On March 1, the U.S. Supreme Court handed down its first decision since the death of Justice Antonin Scalia.

In what ABC News called “a fitting tribute,” the late Justice’s writing was cited in the opinion and dissent of Lockhart v. United States. The case considered a federal law relating to child pornography, and the 6-2 majority opinion upheld defendant Avondale Lockhart’s 10-year mandatory minimum sentence.

Justice Sonia Sotomayor, writing for the majority, as well as Justice Elena Kagan, in her dissent, invoked the words of the Justice Scalia. USA Today explained, “Each side cited his influential book, Reading Law: The Interpretation of Legal Texts, written with Bryan Garner, to bolster its case.” Thomson Reuters published the book in 2012.

The ruling hinged on the interpretation of a federal anti-child pornography law regarding crimes of “aggravated sexual abuse, sexual abuse, or abusive sexual conduct involving a minor or ward.” The Justices disagreed over how a key part of the phrase – “involving a minor or ward” – should be applied to previous convictions of sexual abuse.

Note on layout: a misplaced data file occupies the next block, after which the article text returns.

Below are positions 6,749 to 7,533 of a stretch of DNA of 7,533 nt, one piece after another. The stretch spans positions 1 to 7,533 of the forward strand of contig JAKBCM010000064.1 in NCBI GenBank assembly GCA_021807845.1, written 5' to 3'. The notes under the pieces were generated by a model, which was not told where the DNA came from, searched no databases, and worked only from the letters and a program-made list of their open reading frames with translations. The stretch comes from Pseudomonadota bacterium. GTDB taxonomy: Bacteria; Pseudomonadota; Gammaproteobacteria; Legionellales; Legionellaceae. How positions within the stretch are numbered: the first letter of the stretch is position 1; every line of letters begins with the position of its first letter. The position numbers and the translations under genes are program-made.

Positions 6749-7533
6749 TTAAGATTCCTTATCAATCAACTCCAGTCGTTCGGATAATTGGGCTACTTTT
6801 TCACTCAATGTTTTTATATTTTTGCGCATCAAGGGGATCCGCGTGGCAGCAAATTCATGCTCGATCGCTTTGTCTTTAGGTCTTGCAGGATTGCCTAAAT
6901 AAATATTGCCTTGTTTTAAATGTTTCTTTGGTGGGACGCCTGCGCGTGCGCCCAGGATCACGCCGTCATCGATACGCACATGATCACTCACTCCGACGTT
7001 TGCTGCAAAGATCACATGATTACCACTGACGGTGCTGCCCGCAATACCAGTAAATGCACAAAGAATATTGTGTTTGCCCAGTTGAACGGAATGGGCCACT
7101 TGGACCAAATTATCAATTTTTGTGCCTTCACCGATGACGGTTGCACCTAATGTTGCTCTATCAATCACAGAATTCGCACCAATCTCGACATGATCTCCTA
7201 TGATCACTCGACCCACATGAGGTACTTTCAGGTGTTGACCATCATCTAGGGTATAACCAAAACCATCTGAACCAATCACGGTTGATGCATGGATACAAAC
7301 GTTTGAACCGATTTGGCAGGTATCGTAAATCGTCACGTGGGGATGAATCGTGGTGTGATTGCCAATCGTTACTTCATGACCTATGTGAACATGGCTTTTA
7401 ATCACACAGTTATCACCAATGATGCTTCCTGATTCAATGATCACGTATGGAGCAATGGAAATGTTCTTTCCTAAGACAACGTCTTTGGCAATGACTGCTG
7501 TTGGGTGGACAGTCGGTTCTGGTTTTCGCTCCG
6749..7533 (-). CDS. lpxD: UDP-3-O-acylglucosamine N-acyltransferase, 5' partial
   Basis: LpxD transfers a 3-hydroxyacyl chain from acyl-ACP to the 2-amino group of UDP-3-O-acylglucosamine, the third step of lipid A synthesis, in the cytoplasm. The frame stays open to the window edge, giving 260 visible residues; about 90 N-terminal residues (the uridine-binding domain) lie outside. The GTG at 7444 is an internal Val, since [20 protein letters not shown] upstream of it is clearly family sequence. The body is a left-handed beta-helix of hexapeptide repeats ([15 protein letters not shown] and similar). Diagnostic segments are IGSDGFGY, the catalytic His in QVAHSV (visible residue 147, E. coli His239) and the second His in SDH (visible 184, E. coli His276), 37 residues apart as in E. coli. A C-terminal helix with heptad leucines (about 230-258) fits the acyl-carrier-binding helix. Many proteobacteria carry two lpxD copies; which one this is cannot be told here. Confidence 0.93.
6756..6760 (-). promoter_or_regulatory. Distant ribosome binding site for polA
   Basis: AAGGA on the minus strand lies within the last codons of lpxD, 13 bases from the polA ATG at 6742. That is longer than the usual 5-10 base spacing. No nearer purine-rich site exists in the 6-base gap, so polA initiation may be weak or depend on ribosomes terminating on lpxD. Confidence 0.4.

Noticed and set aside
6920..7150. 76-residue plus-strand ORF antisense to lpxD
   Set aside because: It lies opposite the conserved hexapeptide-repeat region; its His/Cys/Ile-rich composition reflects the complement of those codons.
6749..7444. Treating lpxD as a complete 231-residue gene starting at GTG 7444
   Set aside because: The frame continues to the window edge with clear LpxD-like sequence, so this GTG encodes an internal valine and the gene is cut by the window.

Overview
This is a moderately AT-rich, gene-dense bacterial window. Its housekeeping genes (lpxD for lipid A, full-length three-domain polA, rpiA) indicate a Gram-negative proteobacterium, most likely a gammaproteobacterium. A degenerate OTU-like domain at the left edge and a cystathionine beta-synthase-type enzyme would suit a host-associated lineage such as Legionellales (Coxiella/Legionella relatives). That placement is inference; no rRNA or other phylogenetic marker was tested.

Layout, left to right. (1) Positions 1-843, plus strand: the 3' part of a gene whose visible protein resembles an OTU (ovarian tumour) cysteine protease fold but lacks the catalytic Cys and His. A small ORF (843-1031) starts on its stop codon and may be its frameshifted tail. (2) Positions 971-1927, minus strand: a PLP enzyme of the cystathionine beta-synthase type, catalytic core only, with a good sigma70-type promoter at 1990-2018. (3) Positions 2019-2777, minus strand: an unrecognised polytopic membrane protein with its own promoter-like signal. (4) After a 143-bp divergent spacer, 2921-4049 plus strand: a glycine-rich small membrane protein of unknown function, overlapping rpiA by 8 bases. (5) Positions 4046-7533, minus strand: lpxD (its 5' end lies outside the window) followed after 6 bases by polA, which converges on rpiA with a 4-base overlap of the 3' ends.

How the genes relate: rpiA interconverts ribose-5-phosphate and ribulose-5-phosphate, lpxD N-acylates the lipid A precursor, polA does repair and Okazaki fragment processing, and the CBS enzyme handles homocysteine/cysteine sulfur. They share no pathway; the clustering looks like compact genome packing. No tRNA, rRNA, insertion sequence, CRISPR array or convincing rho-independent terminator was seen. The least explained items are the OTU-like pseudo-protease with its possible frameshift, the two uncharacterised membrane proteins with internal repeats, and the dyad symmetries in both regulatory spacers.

The National Law Journal (subscription required) reported that Justice Sotomayor cited Reading Law’s “rule of the last antecedent” in support of her interpretation “ … to explain that the phrase ‘involving a minor or ward’ describes only a subset of the crimes that require the longer sentence.”

Justice Kagan, however, quoted a different Reading Law passage, regarding a “leading treatise,” to back her position that the phrase should apply to the whole list of crimes.

Slate coverage of the ruling suggested Justice Kagan was channeling Justice Scalia: “Her arguments neatly track his questions at oral arguments, and her opinion is written in a delightfully Scalian manner that seems calculated to draw his vote.”

The impact of Justice Scalia’s vacancy will be an on-going debate as the eight-member Court continues to hear oral arguments and issue decisions. What’s already clear is that even with a bench of eight, Justice Scalia’s influence will still be felt.

For more on Reading Law: The Interpretation of Legal Texts click here.


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